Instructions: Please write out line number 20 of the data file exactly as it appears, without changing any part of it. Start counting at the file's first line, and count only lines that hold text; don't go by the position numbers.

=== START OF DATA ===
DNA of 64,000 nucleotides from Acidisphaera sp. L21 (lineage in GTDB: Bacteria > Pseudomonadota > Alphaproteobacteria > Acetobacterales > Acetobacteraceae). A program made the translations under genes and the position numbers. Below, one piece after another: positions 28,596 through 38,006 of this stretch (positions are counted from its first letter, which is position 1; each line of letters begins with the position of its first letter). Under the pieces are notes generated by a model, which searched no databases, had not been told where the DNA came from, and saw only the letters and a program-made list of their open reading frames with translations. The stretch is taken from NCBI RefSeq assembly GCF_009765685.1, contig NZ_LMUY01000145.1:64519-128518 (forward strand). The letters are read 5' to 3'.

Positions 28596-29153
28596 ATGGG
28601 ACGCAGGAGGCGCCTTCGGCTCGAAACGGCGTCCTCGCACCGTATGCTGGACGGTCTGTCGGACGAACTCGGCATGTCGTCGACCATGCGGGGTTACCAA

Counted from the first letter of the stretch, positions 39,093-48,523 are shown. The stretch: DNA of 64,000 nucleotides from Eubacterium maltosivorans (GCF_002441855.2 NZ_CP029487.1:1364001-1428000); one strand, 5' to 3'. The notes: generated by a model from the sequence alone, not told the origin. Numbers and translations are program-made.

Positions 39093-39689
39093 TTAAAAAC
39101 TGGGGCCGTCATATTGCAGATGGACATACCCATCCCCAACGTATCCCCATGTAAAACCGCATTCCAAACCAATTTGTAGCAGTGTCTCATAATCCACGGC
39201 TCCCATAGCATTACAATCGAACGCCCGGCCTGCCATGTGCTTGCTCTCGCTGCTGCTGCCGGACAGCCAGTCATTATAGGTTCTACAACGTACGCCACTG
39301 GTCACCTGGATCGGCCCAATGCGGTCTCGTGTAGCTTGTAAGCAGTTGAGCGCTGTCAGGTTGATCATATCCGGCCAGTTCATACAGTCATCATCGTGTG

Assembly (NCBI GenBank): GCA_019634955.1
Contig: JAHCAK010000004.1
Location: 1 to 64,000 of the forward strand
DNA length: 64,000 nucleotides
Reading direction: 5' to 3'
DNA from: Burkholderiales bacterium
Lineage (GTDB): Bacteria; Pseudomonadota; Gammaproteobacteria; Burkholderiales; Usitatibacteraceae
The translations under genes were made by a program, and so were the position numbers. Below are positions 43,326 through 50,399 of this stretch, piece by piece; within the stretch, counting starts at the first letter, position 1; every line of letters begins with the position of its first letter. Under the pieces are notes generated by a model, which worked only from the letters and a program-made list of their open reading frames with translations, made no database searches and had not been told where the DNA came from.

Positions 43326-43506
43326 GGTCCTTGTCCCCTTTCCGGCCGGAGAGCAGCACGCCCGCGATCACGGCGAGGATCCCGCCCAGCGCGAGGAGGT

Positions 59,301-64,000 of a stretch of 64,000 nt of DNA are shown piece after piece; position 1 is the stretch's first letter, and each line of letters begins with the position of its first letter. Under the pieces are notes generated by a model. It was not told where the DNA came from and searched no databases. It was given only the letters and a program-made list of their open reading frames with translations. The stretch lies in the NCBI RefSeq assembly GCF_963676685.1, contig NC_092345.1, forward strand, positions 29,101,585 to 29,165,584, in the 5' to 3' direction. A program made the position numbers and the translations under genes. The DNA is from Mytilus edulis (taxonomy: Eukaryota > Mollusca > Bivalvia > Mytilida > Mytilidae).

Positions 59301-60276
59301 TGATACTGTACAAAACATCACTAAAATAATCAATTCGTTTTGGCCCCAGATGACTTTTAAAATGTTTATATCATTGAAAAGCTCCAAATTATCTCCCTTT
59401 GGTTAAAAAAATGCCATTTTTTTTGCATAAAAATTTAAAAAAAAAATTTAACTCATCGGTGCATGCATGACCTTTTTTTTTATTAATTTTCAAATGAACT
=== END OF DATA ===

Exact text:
43326 GGTCCTTGTCCCCTTTCCGGCCGGAGAGCAGCACGCCCGCGATCACGGCGAGGATCCCGCCCAGCGCGAGGAGGT